Like a pair of stars burning their way into my soul
And now, like those cosmos, you lay naked before me on sheets as white as cosmic ivory,

This dust is dreams,
So, You sleep
Filled with desire.
I connect the spots on your back
Constellations of black and blue fading red into soft skin

My mouth: their creator
Their celestial architect
Building an empire, stardust,
Let these cold hearts melt with lust.

Let the particles around our bodies become one
If only for a night or two,
Let us carve out unity,

Just this moment, be a lingering flame,
For Tomorrow we’ll rearrange this greatness,

We may become static,
But who is to say that the effects will not impact what we have created.
Like the Big Bang,
Catapult me into unforeseen futures,

Unforeseen sorrows

Inspire and caress my mind,

Be blind, but burst
Brighten my memories with clouds of stardust resting in your eyes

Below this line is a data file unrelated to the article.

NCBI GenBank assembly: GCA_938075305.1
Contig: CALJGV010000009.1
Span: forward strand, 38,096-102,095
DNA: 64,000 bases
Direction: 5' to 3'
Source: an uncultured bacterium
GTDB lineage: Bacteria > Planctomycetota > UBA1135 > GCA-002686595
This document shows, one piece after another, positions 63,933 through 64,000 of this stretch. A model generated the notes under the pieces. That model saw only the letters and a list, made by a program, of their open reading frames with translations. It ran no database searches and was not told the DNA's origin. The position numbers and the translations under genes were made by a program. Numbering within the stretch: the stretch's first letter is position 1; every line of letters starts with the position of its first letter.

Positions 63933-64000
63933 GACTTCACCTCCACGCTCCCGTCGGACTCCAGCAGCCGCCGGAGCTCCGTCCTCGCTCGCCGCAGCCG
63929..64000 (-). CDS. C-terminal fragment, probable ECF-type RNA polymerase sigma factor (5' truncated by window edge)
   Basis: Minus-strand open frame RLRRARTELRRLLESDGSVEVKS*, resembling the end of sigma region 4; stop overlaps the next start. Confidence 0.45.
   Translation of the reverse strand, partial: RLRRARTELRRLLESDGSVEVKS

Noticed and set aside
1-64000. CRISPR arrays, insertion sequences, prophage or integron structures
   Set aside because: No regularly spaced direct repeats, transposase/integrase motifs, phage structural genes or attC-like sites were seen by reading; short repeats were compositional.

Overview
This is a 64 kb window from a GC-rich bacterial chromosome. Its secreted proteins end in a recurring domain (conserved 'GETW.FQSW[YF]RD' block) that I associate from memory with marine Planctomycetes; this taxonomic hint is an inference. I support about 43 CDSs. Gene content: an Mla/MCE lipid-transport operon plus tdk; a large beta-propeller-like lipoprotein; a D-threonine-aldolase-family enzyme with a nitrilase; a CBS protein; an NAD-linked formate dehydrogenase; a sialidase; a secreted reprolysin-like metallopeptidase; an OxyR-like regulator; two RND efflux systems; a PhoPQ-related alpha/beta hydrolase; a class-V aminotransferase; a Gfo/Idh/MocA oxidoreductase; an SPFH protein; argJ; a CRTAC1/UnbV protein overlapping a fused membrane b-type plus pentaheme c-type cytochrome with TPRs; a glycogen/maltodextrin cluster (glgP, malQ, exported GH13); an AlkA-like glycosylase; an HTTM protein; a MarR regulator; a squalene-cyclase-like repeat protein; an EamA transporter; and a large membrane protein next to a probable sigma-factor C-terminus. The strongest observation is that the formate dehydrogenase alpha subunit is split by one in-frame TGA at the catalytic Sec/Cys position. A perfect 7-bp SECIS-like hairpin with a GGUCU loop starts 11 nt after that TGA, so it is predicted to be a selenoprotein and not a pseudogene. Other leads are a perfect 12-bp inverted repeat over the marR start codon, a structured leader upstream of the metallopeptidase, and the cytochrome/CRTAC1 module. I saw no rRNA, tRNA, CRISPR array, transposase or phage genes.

Idly waiting to fuse once again,
From the particles they once belonged.

We cannot create nor destroy,

but I’m suffering in this formation,

My eye sight begins to deteriorate with all the sadness in this world

Withering away into nothing

So let me build in the darkness of our space,

Where light cannot invade fast enough,

Let me cover your body in fading stars like braille

Small yet profound stars showing me the way

I’ll memorize them like some holy scripture

And learn to walk through the darkness

We can swallow these particles, though we won’t call it love,

We’ll only agree like the planets aligning with gravity,

To settle in this chaos.

 

Brendan Constantine Teaches Everyday Poetry

By Martin Chang and Portia Choi

Photos by Portia Choi and Martin Chang

When Brendan Constantine shopped at big box stores, he saw the same word over and over.  “I was shopping at a place like Smart and Final and they would have industrial versions of different products, and they were all about how to get the most out of them,” he said.